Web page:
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Hamamelis virginiana L.
Witch hazel, American witch hazel
Synonym(s): Hamamelis macrophylla, Hamamelis virginiana var. henryi, Hamamelis virginiana var. macrophylla, Hamamelis virginiana var. parvifolia
USDA Symbol: havi4
USDA Native Status: L48 (N), CAN (N)
This small tree or tall shrub is often multi-trunked and usually grows10-15 ft. tall but can reach 35 ft. in height. The large, crooked, spreading branches form an irregular, open crown. The floral display of witch hazel is unique. Its fragrant, yellow flowers with strap-like, crumpled petals appear in the fall, persisting for some time after leaf drop. Lettuce-green, deciduous leaves maintain a rich consistency into fall when they turn brilliant gold. Bark is smooth and gray.
The aromatic extract of leaves, twigs, and bark is used in mildly astringent lotions and toilet water. A myth of witchcraft held that a forked branch of Witch-hazel could be used to locate underground water. The foliage and fruits slightly resemble those of the shrub hazel (Corylus). Upon drying, the contracting capsule can eject its small seed as far as 30 (9 m).
Plant CharacteristicsDuration: Perennial Habit: Tree Leaf Retention: Deciduous Leaf Arrangement: Alternate Leaf Complexity: Simple Size Notes:
Green Autumn Foliage:
Flowers 1 inch long
Brown Size Class:
Bloom InformationBloom Color: Orange , Yellow , Green , Brown
Bloom Time: Sep , Oct , Nov , Dec
, WV Canada: NB
, QC Native Distribution:
Que. & N.S. to n. MI
& s.e. MN,
s. to FL
& TX. In TX,
limited mostly to the moist southeast, with disjunct populations far away in a couple of counties in central TX Native Habitat:
Moist woods, thickets, bottomlands
Growing ConditionsWater Use:
Medium Light Requirement:
Part Shade , Shade Soil Moisture:
Dry , Moist Soil pH:
Acidic (pH<6.8) CaCO3 Tolerance:
Low Soil Description:
Rich, well-drained soil. Sandy, Sandy Loam, Medium Loam, Clay Loam, Clay, Acid-based, Calcareous Conditions Comments:
The long-lived witch hazel performs best on moister sites. It tolerates wet soils, pollution, shade, and poor soil. Avoid extremely dry situations. Full sun forms fuller, more symmetrical plants. Closely related is H. macrophylla, which is smaller in all characteristics as compared to H. virginiana, with less showy flowers. H. macrophylla occurs from SC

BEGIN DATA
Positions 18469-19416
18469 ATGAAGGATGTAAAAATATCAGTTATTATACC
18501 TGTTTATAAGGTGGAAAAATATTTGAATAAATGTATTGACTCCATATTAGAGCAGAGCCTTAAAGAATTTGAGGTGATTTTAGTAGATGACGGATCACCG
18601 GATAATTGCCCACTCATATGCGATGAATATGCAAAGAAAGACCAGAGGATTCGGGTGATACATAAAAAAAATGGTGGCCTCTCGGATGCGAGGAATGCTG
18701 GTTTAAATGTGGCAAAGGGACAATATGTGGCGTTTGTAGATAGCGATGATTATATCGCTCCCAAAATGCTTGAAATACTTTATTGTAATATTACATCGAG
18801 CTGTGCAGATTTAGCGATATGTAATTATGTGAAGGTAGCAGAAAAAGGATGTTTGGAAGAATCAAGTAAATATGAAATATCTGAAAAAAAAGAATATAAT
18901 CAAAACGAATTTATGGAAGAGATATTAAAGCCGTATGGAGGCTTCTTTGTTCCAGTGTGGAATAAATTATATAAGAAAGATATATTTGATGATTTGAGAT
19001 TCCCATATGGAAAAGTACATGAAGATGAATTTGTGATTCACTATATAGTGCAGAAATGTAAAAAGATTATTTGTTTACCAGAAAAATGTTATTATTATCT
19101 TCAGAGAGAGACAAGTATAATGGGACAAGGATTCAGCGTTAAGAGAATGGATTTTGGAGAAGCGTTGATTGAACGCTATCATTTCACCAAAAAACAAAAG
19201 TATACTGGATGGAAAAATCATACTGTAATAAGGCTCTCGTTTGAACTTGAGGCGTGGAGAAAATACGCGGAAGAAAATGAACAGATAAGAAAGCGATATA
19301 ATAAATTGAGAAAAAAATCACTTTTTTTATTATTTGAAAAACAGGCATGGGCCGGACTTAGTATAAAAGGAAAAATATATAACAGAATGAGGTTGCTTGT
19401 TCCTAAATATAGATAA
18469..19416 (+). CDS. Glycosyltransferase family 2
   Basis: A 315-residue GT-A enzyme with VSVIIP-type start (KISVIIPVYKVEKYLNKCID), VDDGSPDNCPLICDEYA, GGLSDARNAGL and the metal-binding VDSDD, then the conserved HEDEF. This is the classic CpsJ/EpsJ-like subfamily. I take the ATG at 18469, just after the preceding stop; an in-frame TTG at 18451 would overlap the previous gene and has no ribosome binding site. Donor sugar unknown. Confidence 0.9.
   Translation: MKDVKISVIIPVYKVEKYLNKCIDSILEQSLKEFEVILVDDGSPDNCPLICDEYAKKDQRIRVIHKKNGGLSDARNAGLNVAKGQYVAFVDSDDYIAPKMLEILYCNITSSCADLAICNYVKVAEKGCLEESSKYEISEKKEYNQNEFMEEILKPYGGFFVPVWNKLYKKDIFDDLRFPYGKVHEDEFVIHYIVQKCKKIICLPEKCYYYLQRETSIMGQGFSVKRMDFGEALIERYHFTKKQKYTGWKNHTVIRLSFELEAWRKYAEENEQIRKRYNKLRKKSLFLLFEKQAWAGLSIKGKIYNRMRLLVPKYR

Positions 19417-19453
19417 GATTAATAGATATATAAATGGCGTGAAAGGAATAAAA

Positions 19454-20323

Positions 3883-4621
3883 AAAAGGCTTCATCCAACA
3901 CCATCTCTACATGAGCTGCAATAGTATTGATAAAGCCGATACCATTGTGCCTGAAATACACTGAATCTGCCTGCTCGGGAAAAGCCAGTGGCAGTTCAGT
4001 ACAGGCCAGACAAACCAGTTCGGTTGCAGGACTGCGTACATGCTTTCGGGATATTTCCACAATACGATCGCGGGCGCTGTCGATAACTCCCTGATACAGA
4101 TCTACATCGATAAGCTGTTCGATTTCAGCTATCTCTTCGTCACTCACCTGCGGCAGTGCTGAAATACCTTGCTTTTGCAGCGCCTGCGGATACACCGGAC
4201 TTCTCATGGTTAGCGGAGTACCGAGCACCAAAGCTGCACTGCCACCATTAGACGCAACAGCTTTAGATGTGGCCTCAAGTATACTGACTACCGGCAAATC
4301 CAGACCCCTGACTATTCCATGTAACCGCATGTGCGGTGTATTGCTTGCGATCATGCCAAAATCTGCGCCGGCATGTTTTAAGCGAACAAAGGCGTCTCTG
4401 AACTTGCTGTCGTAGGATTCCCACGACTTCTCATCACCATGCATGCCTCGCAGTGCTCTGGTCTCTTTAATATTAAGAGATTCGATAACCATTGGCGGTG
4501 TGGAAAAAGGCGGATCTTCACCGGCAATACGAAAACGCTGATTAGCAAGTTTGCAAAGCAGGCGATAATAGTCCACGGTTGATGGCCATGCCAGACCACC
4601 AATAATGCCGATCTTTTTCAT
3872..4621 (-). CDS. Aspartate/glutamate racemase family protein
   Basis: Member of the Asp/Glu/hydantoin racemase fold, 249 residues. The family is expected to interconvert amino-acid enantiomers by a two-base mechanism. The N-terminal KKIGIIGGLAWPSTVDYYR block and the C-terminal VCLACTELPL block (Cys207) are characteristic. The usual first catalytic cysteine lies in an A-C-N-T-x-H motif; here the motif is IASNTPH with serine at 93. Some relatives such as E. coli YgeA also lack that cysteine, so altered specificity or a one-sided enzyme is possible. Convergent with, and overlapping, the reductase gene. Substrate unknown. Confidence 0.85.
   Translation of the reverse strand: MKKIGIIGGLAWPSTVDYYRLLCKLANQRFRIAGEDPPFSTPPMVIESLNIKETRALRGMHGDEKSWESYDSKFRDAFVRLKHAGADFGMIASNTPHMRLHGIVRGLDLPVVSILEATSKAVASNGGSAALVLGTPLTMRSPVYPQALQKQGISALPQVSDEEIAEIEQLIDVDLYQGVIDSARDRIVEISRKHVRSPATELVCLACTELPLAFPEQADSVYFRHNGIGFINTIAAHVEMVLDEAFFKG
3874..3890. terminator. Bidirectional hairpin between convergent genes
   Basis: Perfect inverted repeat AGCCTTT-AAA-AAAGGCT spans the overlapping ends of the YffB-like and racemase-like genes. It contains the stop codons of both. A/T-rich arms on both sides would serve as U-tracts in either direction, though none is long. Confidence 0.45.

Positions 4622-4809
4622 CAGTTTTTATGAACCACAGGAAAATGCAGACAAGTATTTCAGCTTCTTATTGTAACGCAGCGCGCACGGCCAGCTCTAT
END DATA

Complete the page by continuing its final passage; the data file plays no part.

w. to AR
Fall conspicuous, Understory tree,
Blooms ornamental, Aromatic Use Wildlife:
Birds eat the fruits (small brown capsules). Browsed by deer and beaver. Seeds-granivorous birds, Seeds-Small mammals Use Food:
First Nations used witch-hazel leaves for tea. (Athenic) Use Medicinal:
Commercial witch-hazel, an astringent liniment, is an alcohol extract of witch- hazel bark.
Witch-hazel oil has been used in medicines, eye-washes, after shave lotions and salves for soothing insect bites, burns and poison ivy rashes. (Kershaw) Conspicuous Flowers:
PropagationDescription: Seeds sown immediately after collection will be exposed to a period of warm temperatures to complete after-ripening. Pretreated seed must be double-stratified seed. Witch hazel can be layered from new wood.
Seed Collection: Pick fruits from late August to September (nearly a year after flowering) before they completely dry and snap open. Put closed capsules in a paper bag and, as they dry, the seeds will pop out. Seeds can be stored in sealed, refrigerated containers or directly stratified over winter in moist sand and peat at 41 degrees.
Seed Treatment: Stratify at 86 degrees for 60 days followed by 41 degrees for 90 days.
Commercially Avail: yes
Mr. Smarty Plants says
Aging non-native weeping willow in Ohio
June 11, 2008
We had a weeping willow now for about 15 years and it was doing fine until this summer. It has new branches sort of but a lot of the older ones are dying. There are leaves of course and they are sti...
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National Wetland Indicator Status
This information is derived from the U.S. Army Corps of Engineers National Wetland Plant List, Version 3.1
(Lichvar, R.W. 2013. The National Wetland Plant List: 2013 wetland ratings. Phytoneuron 2013-49: 1-241). Click here
for map of regions.
Record Last Modified: 2013-09-07
Research By: TWC Staff